Further to Avinash Persaud’s comment “Look for onshore, not offshore scapegoats” (March 5): many in offshore finance will, like me, have been pleased to see these sentiments appearing in the Financial Times. There is a real danger that important but poorly understood issues, such as the difference between privacy and secrecy, are lost in the debate over responses to the financial crisis.

Whilst I agree with Mr. Persaud that tax information exchange agreements are an important part of the solution to the problems of tax evasion and money laundering (indeed Jersey has to date signed 11 “TIEAs”) they are not the only solution to eradicating unwelcome practices . Work in areas such as “know your client” also has a vital role to play in ensuring high standards and encouraging investor confidence. Such initiatives have been benefiting finance professionals, depositors and regulators alike through appropriate transparency.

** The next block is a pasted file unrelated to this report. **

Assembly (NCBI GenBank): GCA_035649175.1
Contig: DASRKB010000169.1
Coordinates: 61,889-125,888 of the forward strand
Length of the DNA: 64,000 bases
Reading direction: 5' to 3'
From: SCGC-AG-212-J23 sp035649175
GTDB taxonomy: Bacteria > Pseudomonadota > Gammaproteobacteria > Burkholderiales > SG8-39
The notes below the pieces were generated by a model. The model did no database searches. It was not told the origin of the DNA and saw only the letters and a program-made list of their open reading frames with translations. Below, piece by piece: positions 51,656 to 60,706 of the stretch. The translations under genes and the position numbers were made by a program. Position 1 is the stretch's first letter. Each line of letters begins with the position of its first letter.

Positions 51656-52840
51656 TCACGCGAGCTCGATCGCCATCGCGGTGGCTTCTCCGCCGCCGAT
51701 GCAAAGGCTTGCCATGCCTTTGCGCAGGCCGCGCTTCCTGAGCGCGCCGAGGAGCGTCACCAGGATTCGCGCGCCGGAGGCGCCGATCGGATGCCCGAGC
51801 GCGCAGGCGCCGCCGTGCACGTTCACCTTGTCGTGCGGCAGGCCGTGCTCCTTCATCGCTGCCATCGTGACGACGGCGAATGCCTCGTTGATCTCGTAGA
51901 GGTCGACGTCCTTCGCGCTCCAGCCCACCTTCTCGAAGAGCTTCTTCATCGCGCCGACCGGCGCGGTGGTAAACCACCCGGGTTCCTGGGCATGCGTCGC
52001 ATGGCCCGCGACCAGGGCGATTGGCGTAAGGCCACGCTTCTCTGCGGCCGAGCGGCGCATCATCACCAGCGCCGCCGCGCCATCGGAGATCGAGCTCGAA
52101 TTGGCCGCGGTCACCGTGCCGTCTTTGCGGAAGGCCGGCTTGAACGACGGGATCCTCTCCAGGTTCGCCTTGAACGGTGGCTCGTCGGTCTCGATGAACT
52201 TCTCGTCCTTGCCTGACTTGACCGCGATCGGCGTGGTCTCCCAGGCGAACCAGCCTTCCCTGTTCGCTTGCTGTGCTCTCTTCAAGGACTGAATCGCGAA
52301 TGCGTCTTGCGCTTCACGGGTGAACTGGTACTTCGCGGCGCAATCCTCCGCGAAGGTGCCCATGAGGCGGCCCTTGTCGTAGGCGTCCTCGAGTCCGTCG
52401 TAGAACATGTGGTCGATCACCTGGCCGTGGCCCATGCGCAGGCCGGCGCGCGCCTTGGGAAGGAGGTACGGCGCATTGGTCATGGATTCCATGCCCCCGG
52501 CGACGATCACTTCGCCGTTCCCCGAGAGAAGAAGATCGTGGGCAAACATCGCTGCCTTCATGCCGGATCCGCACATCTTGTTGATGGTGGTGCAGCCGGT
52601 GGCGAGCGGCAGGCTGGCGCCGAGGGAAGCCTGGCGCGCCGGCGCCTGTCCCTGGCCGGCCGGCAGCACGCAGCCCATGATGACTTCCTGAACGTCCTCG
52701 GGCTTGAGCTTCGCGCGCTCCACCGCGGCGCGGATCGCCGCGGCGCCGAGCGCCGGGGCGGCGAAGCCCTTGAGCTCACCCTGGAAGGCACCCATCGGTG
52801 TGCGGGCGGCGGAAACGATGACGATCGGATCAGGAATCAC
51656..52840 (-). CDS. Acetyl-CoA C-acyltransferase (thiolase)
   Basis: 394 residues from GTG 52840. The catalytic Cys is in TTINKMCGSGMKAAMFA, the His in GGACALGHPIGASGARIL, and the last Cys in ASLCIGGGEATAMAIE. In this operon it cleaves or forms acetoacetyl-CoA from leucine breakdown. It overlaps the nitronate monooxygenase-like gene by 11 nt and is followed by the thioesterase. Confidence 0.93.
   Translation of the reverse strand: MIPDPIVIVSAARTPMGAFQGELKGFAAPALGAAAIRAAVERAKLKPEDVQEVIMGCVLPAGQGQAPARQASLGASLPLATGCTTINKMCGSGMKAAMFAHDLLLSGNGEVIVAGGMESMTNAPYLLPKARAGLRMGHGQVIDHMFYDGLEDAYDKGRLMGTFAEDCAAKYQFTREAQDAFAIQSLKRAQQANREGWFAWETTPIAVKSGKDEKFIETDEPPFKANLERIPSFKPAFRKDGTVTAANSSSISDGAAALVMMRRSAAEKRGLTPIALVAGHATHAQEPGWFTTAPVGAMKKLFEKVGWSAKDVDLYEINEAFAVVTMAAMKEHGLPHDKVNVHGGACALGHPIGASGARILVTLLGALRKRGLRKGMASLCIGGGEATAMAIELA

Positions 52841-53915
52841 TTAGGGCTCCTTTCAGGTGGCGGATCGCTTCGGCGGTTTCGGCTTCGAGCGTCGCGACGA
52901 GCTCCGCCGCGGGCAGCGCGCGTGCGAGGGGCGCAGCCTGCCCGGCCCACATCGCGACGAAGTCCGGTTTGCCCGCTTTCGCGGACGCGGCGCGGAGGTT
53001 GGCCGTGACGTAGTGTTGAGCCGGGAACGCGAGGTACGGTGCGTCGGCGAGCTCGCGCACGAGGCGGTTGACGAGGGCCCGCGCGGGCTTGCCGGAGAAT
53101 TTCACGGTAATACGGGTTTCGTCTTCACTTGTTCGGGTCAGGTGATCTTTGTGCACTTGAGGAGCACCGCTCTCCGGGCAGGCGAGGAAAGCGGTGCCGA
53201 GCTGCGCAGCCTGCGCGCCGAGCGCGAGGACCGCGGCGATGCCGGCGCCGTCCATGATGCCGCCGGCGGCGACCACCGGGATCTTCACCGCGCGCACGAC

International Financial Centres such as Jersey play an important role as conduits in the flow of international capital around the world by providing liquidity in neighbouring (often onshore) financial centres, the very lubrication which markets now need. In Jersey’s case, much of the £200 billion of deposits held is upstreamed to the City of London and continues to support its rating as the world’s top banking centre.

The desire to help improve the current economic situation, and work with many governments in doing so, is high on Jersey’s agenda. Unlike many large states, we have developed our world class financial services hub from a small base. Our unremitting determination to maintain this world standard has come about through knowledge and trust. We look forward to sharing these attributes in order to better promote understanding and to seize the opportunities which difficult circumstances sometimes create.

Yours faithfully,

Geoff Cook